Bumble's New Feature Makes Talking To Your Matches Waaay Easier

Nick David, calvindexter/Getty, Bonnin/Stocksy

I've always loved Bumble's "women message first" premise. As I learned during my eighth-grade winter formal, when I lingered in the corner of the school cafeteria for literal eons while my "boyfriend" worked up the courage to ask me to slow dance, waiting around for guys to make the first move isn't super fun for me as a cis, straight person. But even for someone like me, who likes sending messages to matches, figuring out what to say can sometimes be tricky. Bumble's new emoji reaction feature changes that.

As of Oct. 13, users of all genders in the United States, United Kingdom, and Canada on Bumble Date can make the first move by sending an emoji. The emoji will only be shared if the two people match, and there's no need to add a message — unless, of course, you'd like to. There are nine emoji options to choose from, including the heart-eye smiley face, the "see no evil" monkey, and a pair of clapping hands. The addition eases the pressure on sending that first message. I spoke to some avid Bumble users to get their take on the new feature.

"I think it’s a great idea because oftentimes, I want to send a message but don’t really know what to say," says Selina. She hasn't used the feature yet, but would like to. She says she typically finds herself at a loss for words when people don't put much effort into their profile, so there isn't much material to inspire a message. "I think this feature is a cute and flirty way to help alleviate some of the pressure!"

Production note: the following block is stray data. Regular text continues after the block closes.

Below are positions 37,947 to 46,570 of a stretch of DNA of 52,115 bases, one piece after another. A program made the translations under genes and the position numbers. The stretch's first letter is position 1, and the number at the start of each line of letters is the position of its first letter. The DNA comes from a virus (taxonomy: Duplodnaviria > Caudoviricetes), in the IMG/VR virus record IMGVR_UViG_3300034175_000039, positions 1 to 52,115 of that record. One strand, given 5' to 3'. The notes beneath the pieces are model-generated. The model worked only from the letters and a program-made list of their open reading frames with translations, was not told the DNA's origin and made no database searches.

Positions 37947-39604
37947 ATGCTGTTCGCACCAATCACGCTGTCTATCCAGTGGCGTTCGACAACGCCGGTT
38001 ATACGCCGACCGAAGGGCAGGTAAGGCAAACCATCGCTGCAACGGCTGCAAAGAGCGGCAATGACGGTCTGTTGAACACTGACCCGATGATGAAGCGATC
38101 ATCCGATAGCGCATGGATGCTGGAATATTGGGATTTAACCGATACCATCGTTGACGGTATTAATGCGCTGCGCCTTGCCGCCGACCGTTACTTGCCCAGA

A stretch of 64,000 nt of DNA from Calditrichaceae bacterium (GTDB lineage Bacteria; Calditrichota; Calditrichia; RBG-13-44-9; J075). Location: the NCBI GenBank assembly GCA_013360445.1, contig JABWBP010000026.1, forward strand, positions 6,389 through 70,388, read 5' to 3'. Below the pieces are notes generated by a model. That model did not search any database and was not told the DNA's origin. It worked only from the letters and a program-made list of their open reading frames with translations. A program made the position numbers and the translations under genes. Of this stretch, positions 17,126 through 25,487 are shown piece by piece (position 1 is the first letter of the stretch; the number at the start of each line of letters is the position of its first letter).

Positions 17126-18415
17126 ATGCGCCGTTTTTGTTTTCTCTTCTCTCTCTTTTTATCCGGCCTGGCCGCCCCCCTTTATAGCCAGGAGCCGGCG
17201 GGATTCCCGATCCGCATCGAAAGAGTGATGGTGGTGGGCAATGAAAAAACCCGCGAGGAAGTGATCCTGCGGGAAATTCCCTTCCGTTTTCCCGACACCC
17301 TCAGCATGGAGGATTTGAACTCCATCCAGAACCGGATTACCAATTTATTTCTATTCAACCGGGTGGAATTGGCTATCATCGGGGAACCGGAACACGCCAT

Saanchi agrees. "I think it would definitely make conversations easier," she says, though she hasn't yet tried it out. "Usually, it takes some time to reach a comfort level, but when you can start a conversation with a reaction, that would be a great way to break the ice."

The emoji feature could serve as a low-pressure means to to kicking off a conversation. "Often when I match with women on Bumble, the match expires before either of us has figured out how to say hello, so this might make it easier," says Kate, who hasn't yet used the feature. "When you’re messaging another woman, there’s more concern to make sure she’s comfortable and you’re not giving her unwanted attention; maybe for some women, an emoji would be a nice, friendly, un-intimidating way to say hi."

Meanwhile, Amanda appreciates the efficiency of sending an emoji, but isn't sure it will always lead to conversations. "This feature will definitely save me the hassle of trying to come up with something more interesting to get a guy to respond to me, but not sure if it’ll make anyone more likely to respond once we’ve matched," she says. "Like, will a guy know to respond to that emoji or will he still be waiting for me to make the first move?"

The feature launched recently, so it's too early to tell how it'll change the way Bumble users interact with each other. If you genuinely love brainstorming what to say to your matches, then by all means, keep doing you. But if that feels like way too much work or pressure, having a simpler option can be pretty useful. I'll send all the heart eyes and clapping hands to that.